Spring Flower Foot Scrub Bars

Floral Foot Scrub Bars

These pretty spring flower foot scrub bars are simple to make and require just three ingredients. 1/4 cup sea salt 1/4 cup fresh flower petals or herbs (loosely packed) 2 Tbsp coconut oil Use them to polish and prepare your feet for sandal weather! (You can also find this recipe on page 119 inside my print book, 101 Easy Homemade Products for Your Skin, Health & Home. Available at Amazon, Barnes & Noble, or your … Continue reading

12 Things to Make With Dandelion Flowers

Dandelion Vinegar

Dandelions are the epitome of cheerful resilience. Though many people inexplicably find them ugly and try to destroy them with harmful herbicides, they’re sunny little drops of happiness that offer a multitude of health benefits and even potential treatment for several types of cancer. (Check out these studies on PubMed for more information.) The flowers are especially treasured for their mild analgesic (pain-relieving) properties, making them an excellent addition to products designed for sore muscles … Continue reading

10 Things to Make With Violets

Violet Leaf Soap Recipe

Violets are not only lovely to look at, but are cooling and healing. The stems, leaves and flowers are all edible and are traditionally used in fighting chronic diseases such as oral cancer and fibrocystic breast disease. They’re especially useful for soothing irritations and eczema when used on your skin. Here are a few helpful links on identifying and foraging for violets. (You do NOT want to use African violet houseplants in any of these … Continue reading

Naturally Colored Decorating Sugar (Using Edible Flowers)

How to make naturally colored decorating sugar with edible flowers and cane sugar

Lately, I’ve been working on a new ebook about some of my favorite edible flowers and fun ways to use them. It’s a pretty time consuming project, so I’m still a ways from having it done, but this colored sugar idea has been so fun and so well received by family and friends – I couldn’t wait any longer to share it with you! Last year, IN THIS POST, I talked about how you can … Continue reading

Five Uses for Hollyhocks

Five Uses for Hollyhocks

Many people don’t realize that the common garden flower, Hollyhock, is completely edible – root, leaves and blossoms – and useful for more than just its charming looks. It’s a direct relation to Marshmallow and can be used interchangeably for that herb; the primary exception being that Hollyhocks have woodier and tougher roots, and are less palatable for eating purposes than Marshmallow’s softer roots. One thing to remember about this plant is that high heat … Continue reading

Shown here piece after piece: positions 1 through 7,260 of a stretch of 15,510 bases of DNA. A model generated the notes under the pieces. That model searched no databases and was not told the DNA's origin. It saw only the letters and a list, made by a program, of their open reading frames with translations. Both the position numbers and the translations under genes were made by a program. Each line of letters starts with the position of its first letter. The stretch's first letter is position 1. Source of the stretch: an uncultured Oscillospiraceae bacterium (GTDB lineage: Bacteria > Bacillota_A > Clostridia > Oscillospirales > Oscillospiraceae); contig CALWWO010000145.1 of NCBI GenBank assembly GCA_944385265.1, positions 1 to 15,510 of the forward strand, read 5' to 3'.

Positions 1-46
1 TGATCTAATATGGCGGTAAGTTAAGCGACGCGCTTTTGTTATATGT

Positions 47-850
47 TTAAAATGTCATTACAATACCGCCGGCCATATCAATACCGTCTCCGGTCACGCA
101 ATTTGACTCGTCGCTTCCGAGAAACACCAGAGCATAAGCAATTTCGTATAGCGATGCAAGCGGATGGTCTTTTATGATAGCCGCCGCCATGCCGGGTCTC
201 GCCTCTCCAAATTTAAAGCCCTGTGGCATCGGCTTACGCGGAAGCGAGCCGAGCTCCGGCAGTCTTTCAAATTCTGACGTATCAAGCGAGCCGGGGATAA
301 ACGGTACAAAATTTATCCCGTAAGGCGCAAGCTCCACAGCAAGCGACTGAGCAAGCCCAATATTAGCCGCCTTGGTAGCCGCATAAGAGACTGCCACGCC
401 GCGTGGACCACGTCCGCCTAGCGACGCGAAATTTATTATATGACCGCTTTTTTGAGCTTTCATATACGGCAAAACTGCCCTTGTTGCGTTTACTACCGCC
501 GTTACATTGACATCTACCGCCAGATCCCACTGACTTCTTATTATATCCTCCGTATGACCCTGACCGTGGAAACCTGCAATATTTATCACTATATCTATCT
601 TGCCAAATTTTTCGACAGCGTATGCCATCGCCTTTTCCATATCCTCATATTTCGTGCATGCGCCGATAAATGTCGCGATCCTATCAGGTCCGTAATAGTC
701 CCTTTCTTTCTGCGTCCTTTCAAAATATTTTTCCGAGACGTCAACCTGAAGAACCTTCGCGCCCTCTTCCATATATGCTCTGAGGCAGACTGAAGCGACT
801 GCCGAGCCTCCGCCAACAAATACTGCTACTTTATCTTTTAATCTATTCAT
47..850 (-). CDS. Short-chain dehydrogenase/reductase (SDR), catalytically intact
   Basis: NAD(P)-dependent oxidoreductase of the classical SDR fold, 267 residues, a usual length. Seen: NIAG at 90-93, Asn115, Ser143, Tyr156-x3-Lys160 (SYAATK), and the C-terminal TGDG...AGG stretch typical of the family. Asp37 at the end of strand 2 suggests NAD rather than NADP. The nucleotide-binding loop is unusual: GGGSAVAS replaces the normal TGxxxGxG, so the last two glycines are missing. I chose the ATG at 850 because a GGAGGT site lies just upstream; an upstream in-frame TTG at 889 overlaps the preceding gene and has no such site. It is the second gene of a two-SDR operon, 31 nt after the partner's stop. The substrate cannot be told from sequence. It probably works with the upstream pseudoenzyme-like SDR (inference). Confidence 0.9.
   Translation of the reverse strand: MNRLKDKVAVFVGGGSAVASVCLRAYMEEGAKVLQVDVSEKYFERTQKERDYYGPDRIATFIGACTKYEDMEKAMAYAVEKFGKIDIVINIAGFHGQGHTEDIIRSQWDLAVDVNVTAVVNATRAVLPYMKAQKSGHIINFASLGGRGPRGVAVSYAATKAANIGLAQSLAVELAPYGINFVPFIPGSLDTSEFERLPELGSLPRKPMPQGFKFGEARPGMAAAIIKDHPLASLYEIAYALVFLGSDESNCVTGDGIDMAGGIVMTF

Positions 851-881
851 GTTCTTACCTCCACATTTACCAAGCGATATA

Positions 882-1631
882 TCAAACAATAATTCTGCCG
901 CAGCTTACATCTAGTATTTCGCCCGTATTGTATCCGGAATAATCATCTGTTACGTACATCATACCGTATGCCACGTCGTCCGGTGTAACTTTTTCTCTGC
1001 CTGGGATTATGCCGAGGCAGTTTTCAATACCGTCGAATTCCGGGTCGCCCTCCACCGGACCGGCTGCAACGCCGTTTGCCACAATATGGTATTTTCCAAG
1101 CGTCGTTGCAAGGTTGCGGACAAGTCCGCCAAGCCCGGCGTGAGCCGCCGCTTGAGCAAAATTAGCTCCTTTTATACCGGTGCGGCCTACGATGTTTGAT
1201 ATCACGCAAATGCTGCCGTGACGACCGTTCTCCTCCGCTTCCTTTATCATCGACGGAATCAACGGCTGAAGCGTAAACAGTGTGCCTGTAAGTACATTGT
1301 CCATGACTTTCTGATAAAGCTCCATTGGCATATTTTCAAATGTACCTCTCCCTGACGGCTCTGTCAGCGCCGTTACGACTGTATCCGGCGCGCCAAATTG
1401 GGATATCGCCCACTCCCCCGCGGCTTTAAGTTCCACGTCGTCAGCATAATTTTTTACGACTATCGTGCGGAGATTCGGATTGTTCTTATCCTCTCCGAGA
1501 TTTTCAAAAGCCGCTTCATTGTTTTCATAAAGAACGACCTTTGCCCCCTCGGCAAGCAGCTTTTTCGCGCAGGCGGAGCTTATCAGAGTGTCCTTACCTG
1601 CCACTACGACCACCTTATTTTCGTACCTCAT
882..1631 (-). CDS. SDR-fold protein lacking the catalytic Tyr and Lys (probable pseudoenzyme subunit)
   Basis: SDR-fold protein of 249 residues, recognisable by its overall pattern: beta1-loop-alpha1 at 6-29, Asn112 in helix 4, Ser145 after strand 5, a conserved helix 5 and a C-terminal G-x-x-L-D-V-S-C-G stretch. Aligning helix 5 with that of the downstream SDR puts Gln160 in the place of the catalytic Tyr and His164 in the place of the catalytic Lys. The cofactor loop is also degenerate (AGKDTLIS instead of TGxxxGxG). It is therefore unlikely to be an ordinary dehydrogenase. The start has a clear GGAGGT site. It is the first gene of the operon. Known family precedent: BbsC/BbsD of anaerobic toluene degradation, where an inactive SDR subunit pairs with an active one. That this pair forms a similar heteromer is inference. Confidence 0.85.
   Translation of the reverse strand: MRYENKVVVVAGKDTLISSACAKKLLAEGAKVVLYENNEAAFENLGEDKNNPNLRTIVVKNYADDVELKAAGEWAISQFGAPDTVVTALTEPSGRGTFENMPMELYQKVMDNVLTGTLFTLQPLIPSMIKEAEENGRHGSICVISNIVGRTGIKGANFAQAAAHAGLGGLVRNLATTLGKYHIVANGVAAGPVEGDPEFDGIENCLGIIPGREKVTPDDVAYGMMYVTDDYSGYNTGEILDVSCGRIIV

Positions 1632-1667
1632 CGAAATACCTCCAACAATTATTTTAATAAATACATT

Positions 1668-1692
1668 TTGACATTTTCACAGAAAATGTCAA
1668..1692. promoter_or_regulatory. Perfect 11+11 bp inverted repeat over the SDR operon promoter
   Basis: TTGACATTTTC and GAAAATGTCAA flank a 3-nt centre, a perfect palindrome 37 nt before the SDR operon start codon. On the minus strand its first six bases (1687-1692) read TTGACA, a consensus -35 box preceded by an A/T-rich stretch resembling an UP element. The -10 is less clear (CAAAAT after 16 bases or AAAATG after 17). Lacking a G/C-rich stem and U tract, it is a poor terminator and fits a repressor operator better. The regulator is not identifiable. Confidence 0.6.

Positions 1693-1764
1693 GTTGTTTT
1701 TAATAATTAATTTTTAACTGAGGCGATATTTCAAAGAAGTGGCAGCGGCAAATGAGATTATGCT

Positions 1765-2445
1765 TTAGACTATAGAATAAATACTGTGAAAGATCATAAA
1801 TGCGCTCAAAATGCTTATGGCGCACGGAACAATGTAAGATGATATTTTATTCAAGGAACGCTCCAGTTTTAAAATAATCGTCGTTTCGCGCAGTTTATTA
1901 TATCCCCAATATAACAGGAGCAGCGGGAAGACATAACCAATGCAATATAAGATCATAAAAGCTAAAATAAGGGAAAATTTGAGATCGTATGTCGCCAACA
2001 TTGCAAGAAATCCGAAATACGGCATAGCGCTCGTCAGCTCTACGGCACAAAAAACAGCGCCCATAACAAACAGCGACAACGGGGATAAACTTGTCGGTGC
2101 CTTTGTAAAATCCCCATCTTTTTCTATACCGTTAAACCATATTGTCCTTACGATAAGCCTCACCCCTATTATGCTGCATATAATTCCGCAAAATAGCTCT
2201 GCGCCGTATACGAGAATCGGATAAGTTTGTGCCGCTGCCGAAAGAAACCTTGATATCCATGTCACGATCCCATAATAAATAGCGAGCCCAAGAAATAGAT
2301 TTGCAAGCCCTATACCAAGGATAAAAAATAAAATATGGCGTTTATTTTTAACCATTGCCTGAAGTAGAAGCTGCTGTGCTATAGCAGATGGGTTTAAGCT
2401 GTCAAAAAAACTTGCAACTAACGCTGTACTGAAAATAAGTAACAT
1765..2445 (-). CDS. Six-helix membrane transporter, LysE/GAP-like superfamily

Homemade Violet Jelly

Homemade Violet Jelly

While researching violets, I found several references to homemade violet jelly. It looked beautiful, but I wondered… would it taste like you were eating a mouthful of flowers? That didn’t sound all that appealing to me.

Regardless, I decided to try it out basing my experiment on a recipe for mint jelly. My first batch tasted delicious! Everyone loved it, only it didn’t set up; it was more like syrup.

I did some research online and compared all sorts of recipes and came to the conclusion that I had too high of a liquid to pectin ratio.

So, the making of batch two ensued. It turned out perfect. Though the flavor is difficult to describe, most of the people that I had taste it described it as grape-ish, myself included.

Just a note: Violets have mild laxative properties when eaten in excess. So please enjoy this jelly in moderation!

Homemade Violet Jelly Recipe

For a printable PDF of this recipe, click: HERE

  • 2 to 3 cups loosely packed violet blooms
  • the juice of one large lemon
  • 2 1/2 cups boiling water
  • 1 package of Sure-Jell pectin
  • 3 1/2 cups sugar

 

Directions to Make Violet Flower Jelly

First you’ll want to make a violet infusion just as we did when we made violet soap. Gather two to three cups of violet blossoms and pour 2 1/2 cups of boiling water over them.

The mixture will begin to turn aqua then eventually a deep blue or purple depending upon the shades of violets used.

After the violets have infused for a sufficient amount of time, strain and add the juice of one lemon.

The blue will quickly turn a bright pinkish violet – as you can see in progress in the photo below. (Your kids might enjoy watching this change too.)

Now, you’ll make the jelly just as the Sure-Jell pack instructs. Mix the pectin with the flower/lemon mixture, stir over high heat until it reaches a heavy boil. Boil for one minute then add the sugar all at once. Keep stirring, return to a boil for one minute. Remove from heat and quickly ladle into prepared jars. Process in a water bath for five minutes. Remove from water and let sit for 24 hours.

Serve with hot homemade rolls and enjoy!

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Looking for more ideas for using violets? You may also like:

Violet Leaf Balm | Violet Flower Vinegar | Violet Leaf & Honey Cough Syrup

Violet Leaf Balm  Violet Vinegar Recipe five ways to use  Violet Leaf Cough Syrup

 

How to Make Violet Flower Jelly